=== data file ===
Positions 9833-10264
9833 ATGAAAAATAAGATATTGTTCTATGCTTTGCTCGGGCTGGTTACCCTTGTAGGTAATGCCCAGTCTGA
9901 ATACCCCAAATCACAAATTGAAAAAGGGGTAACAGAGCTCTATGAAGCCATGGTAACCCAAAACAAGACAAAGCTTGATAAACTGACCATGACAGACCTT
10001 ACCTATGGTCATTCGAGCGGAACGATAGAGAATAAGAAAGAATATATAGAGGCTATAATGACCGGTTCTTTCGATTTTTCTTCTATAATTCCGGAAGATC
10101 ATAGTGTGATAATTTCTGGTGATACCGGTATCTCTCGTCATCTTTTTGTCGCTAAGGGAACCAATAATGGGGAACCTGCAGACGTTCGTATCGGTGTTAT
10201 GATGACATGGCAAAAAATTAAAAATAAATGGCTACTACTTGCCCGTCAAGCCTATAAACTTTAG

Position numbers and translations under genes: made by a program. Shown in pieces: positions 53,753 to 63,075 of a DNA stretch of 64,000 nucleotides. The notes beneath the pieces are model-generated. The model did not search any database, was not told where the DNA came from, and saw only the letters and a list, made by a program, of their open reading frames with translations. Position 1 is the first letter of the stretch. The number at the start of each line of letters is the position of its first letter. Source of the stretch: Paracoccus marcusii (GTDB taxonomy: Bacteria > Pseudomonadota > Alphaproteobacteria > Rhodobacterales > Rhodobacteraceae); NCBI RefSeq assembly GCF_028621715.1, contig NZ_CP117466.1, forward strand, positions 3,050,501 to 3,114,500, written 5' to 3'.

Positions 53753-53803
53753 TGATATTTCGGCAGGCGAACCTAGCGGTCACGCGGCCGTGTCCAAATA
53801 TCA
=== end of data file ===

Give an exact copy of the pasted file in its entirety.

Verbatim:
Positions 9833-10264
9833 ATGAAAAATAAGATATTGTTCTATGCTTTGCTCGGGCTGGTTACCCTTGTAGGTAATGCCCAGTCTGA
9901 ATACCCCAAATCACAAATTGAAAAAGGGGTAACAGAGCTCTATGAAGCCATGGTAACCCAAAACAAGACAAAGCTTGATAAACTGACCATGACAGACCTT
10001 ACCTATGGTCATTCGAGCGGAACGATAGAGAATAAGAAAGAATATATAGAGGCTATAATGACCGGTTCTTTCGATTTTTCTTCTATAATTCCGGAAGATC
10101 ATAGTGTGATAATTTCTGGTGATACCGGTATCTCTCGTCATCTTTTTGTCGCTAAGGGAACCAATAATGGGGAACCTGCAGACGTTCGTATCGGTGTTAT
10201 GATGACATGGCAAAAAATTAAAAATAAATGGCTACTACTTGCCCGTCAAGCCTATAAACTTTAG

Position numbers and translations under genes: made by a program. Shown in pieces: positions 53,753 to 63,075 of a DNA stretch of 64,000 nucleotides. The notes beneath the pieces are model-generated. The model did not search any database, was not told where the DNA came from, and saw only the letters and a list, made by a program, of their open reading frames with translations. Position 1 is the first letter of the stretch. The number at the start of each line of letters is the position of its first letter. Source of the stretch: Paracoccus marcusii (GTDB taxonomy: Bacteria > Pseudomonadota > Alphaproteobacteria > Rhodobacterales > Rhodobacteraceae); NCBI RefSeq assembly GCF_028621715.1, contig NZ_CP117466.1, forward strand, positions 3,050,501 to 3,114,500, written 5' to 3'.

Positions 53753-53803
53753 TGATATTTCGGCAGGCGAACCTAGCGGTCACGCGGCCGTGTCCAAATA
53801 TCA